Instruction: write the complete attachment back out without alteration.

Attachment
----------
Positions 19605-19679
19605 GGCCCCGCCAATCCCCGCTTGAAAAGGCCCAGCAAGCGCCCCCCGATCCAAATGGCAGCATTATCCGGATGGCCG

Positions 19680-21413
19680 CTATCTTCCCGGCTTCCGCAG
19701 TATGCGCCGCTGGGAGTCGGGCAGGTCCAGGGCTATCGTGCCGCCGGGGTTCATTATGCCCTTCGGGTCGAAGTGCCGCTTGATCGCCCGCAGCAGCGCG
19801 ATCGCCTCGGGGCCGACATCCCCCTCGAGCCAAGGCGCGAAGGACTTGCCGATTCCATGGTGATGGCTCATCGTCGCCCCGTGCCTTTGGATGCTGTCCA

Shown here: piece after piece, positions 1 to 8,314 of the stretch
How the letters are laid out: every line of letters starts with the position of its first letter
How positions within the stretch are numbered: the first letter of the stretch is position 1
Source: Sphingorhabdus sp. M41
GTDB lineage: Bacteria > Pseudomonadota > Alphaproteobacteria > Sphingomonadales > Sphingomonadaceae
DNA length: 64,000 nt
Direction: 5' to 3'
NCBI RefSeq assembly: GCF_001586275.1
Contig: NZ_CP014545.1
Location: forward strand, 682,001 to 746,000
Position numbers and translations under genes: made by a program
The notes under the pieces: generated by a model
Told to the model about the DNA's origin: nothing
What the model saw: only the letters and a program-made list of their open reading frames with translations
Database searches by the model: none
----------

Positions 19605-19679
19605 GGCCCCGCCAATCCCCGCTTGAAAAGGCCCAGCAAGCGCCCCCCGATCCAAATGGCAGCATTATCCGGATGGCCG

Positions 19680-21413
19680 CTATCTTCCCGGCTTCCGCAG
19701 TATGCGCCGCTGGGAGTCGGGCAGGTCCAGGGCTATCGTGCCGCCGGGGTTCATTATGCCCTTCGGGTCGAAGTGCCGCTTGATCGCCCGCAGCAGCGCG
19801 ATCGCCTCGGGGCCGACATCCCCCTCGAGCCAAGGCGCGAAGGACTTGCCGATTCCATGGTGATGGCTCATCGTCGCCCCGTGCCTTTGGATGCTGTCCA

Shown here: piece after piece, positions 1 to 8,314 of the stretch
How the letters are laid out: every line of letters starts with the position of its first letter
How positions within the stretch are numbered: the first letter of the stretch is position 1
Source: Sphingorhabdus sp. M41
GTDB lineage: Bacteria > Pseudomonadota > Alphaproteobacteria > Sphingomonadales > Sphingomonadaceae
DNA length: 64,000 nt
Direction: 5' to 3'
NCBI RefSeq assembly: GCF_001586275.1
Contig: NZ_CP014545.1
Location: forward strand, 682,001 to 746,000
Position numbers and translations under genes: made by a program
The notes under the pieces: generated by a model
Told to the model about the DNA's origin: nothing
What the model saw: only the letters and a program-made list of their open reading frames with translations
Database searches by the model: none